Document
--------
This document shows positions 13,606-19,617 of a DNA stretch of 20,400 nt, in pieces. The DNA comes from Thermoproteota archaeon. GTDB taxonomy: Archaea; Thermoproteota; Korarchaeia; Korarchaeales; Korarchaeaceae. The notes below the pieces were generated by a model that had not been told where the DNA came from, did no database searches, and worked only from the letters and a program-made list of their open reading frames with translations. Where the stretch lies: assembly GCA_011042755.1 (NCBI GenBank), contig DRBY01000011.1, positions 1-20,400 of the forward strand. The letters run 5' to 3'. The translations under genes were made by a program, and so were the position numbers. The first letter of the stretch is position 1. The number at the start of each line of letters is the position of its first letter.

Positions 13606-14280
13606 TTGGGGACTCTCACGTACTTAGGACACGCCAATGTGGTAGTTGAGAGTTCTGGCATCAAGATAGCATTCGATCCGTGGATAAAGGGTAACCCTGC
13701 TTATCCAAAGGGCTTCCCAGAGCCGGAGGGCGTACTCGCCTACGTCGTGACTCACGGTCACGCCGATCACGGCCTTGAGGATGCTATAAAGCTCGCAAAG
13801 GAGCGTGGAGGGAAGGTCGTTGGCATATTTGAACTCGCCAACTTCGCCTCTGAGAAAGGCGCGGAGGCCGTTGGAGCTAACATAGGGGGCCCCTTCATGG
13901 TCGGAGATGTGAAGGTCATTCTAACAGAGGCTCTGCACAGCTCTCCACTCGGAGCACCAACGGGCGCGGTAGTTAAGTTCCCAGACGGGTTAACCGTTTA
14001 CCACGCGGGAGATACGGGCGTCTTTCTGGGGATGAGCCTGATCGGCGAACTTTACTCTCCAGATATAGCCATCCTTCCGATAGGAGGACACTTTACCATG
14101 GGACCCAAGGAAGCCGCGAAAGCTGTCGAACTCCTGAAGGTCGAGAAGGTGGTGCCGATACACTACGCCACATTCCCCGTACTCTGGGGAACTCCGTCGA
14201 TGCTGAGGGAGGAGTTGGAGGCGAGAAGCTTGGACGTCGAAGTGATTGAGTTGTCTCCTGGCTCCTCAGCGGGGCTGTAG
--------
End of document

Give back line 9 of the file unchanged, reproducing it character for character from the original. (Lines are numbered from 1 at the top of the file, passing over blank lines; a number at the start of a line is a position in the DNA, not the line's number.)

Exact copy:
14201 TGCTGAGGGAGGAGTTGGAGGCGAGAAGCTTGGACGTCGAAGTGATTGAGTTGTCTCCTGGCTCCTCAGCGGGGCTGTAG